Begrudgingly, Hamburg Mandates Masks Be Worn in Schools … 😉
Masks will be mandatory at Hamburg Area schools starting Wednesday … WINK 😉.
School board members there voted Tuesday night, 5-3, to approve a motion that says the school will abide by the mask mandate handed down by Pennsylvania Gov. Tom Wolf (through his Acting Health Secretary Alison Beam) back on Aug. 31.
But there are a few caveats to that adherence to the order.
For starters, in the motion passed by board members Tuesday, they’re officially not happy with the order. That likely won’t matter to the Governor and Acting Health Secretary.
Secondly, the district is making it really easy to get an exemption from it. Easy as in, if a parent signs a note that says their child is exempt from the mask mandate for any of the reasons allowed in the state’s order, the school is going to OK it. That’s what the board voted for and that’s what the school is going to do, according to its Superintendent.
This is an exemption note that school board member Andrew Raugh wrote himself that he told us would be acceptable. Raugh is the one who crafted the single motion that got voted on by board members Tuesday:
Hamburg will follow this order in this way until Oct. 11, the next regularly scheduled board meeting, when the topic will be revisited. By that time, they’re hoping that either the mask mandate is terminated or its found to be illegal. You can probably bank on neither of them happening in a little over a month.
Hamburg Votes to Make Masks Mandatory in Schools
To the best of our knowledge, Hamburg joined Tamaqua Area schools as the only ones who started the school day on Tuesday with masks still optional for students, teachers, staff, and visitors. Tamaqua voted last week to defy the mask mandate.
Last week, Hamburg Superintendent Richard Mextorf posted a video on YouTube explaining that he didn’t know what to do in regard to the mask mandate: should he go on his own and implement it per the order or abide by the wishes of the school board, which passed a Health and Safety Plan prior to the order which made masks mandatory. Until he heard otherwise, he would keep masks optional.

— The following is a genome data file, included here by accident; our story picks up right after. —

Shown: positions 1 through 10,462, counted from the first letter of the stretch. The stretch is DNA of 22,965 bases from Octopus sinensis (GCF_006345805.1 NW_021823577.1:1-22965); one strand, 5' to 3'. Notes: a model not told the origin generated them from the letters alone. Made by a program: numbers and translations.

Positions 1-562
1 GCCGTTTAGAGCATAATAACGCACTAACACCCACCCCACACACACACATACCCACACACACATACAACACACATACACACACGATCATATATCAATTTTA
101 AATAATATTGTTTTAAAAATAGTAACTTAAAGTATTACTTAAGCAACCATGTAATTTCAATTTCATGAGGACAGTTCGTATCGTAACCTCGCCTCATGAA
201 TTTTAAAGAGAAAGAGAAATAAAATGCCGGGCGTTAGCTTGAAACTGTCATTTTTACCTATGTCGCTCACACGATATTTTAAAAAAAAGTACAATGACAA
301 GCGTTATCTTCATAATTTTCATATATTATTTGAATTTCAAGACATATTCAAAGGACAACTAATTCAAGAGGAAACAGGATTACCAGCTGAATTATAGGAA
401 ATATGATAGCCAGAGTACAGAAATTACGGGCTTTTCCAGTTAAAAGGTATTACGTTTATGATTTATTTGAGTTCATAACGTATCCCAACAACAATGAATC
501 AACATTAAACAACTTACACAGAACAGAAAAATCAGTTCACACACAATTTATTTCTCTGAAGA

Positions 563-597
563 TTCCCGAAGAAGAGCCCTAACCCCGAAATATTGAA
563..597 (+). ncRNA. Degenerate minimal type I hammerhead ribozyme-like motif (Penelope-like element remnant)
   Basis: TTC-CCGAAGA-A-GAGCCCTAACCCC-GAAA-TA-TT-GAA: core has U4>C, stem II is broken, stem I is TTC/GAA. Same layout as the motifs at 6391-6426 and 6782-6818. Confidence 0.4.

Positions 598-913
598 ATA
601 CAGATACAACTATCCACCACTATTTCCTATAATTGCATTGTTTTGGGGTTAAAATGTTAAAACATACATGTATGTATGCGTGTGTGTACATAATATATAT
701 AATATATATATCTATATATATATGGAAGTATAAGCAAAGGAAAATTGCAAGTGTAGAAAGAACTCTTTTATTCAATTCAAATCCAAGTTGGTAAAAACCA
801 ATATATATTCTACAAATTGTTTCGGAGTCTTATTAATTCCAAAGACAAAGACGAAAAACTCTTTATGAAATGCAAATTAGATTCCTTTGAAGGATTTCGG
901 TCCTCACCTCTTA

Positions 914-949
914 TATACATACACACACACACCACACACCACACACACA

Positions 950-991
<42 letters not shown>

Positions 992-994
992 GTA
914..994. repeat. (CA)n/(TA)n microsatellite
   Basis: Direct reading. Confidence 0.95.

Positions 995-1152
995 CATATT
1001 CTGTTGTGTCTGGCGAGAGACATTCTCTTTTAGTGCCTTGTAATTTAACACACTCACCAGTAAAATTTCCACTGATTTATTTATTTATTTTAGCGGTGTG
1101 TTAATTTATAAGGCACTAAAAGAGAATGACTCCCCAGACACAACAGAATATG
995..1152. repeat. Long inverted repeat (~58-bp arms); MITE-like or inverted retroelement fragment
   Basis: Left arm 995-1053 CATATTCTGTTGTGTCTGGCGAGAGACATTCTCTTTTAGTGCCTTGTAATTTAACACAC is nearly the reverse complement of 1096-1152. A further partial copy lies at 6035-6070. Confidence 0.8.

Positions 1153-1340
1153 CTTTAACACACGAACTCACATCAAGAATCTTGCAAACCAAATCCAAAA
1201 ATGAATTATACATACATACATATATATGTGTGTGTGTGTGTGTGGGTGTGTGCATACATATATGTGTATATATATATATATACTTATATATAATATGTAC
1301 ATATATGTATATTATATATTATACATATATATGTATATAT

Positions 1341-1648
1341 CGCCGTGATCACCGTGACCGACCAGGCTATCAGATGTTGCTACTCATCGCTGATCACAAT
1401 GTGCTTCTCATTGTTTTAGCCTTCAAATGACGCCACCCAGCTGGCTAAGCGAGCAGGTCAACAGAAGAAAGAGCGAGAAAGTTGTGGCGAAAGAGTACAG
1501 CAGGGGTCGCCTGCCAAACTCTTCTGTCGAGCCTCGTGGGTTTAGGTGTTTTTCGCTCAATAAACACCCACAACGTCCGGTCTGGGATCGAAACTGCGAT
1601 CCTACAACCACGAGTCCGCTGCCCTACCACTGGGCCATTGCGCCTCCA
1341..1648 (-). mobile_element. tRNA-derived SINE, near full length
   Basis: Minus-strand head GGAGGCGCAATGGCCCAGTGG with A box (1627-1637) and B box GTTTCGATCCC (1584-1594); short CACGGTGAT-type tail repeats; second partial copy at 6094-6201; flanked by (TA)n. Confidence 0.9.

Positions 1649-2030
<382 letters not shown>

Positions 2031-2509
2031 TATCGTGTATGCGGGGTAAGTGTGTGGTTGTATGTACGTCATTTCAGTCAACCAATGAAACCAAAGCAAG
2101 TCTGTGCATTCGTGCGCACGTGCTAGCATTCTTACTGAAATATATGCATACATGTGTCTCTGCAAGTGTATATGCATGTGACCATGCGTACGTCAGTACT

So, he called upon the school board to meet Tuesday night to give him direction. Mextorf reiterated that by telling them directly, “You’re my board. I stand with this board.”
Mextorf said he didn’t want the board to pass a motion Tuesday that would say the school is going to follow the mandate but with a “wink wink” attached to it. In reality, that’s what they did pass.
The board did come together Tuesday night for a debate on this singular topic. The meeting didn’t formally have a Public Comment period, per Pennsylvania open meetings laws but there was frequent discussion between the board and the public throughout the one hour discussion.
One person among the 80 or so people who attended Tuesday night’s meeting suggested Hamburg follow the lead of Tamaqua in defying the mask mandate.
“We are not Tamaqua,” Board President Brian Specht replied.
*** ASIDE ***
No, Hamburg isn’t Tamaqua but look who we spotted in among the crowd at Tuesday’s Hamburg school board meeting …
… Tamaqua school board President Larry Wittig.
Specht said Hamburg had a legal and moral obligation to “follow the law” which prompted some immediate replies from the crowd noting that the mask mandate wasn’t actually a law.
Board member Todd Hummel, who was most vocal against the mask mandate and voted No to the motion that passed Tuesday, said “I don’t believe this ‘mandate’ is the law. I believe the Governor and the Acting Sect. of Health are acting above the law.”
The discussion at Hamburg’s meeting was different from Tamaqua’s too.
While folks in Tamaqua mostly discussed the potential health issues presented by masks on children, in Hamburg the talk was mostly focused on overreach by the state government. Board members who seemed to be opposed the mandate worried about their personal risk if they took a stand.
They worried about losing immunity from lawsuits or potentially getting someone decertified or the school missing out on funding if it didn’t follow along.
Specht said at one point that it “feels like we are trying to make a grand political gesture.”
The crowd that clearly opposed the mask mandate agreed with that statement in their own sense. Yes, they wanted to make a grand political gesture.
But in the end, all they got was a limp vote that says Hamburg will follow along with the mandate but it won’t be happy about it.
As people began to file out of the High School auditorium, we could hear one person call the board members “cowards” for the stance they took Tuesday. Prior to the debate among the board Tuesday, it was announced that member Cory Johnson had resigned his position.
Photos: Coal Region Canary
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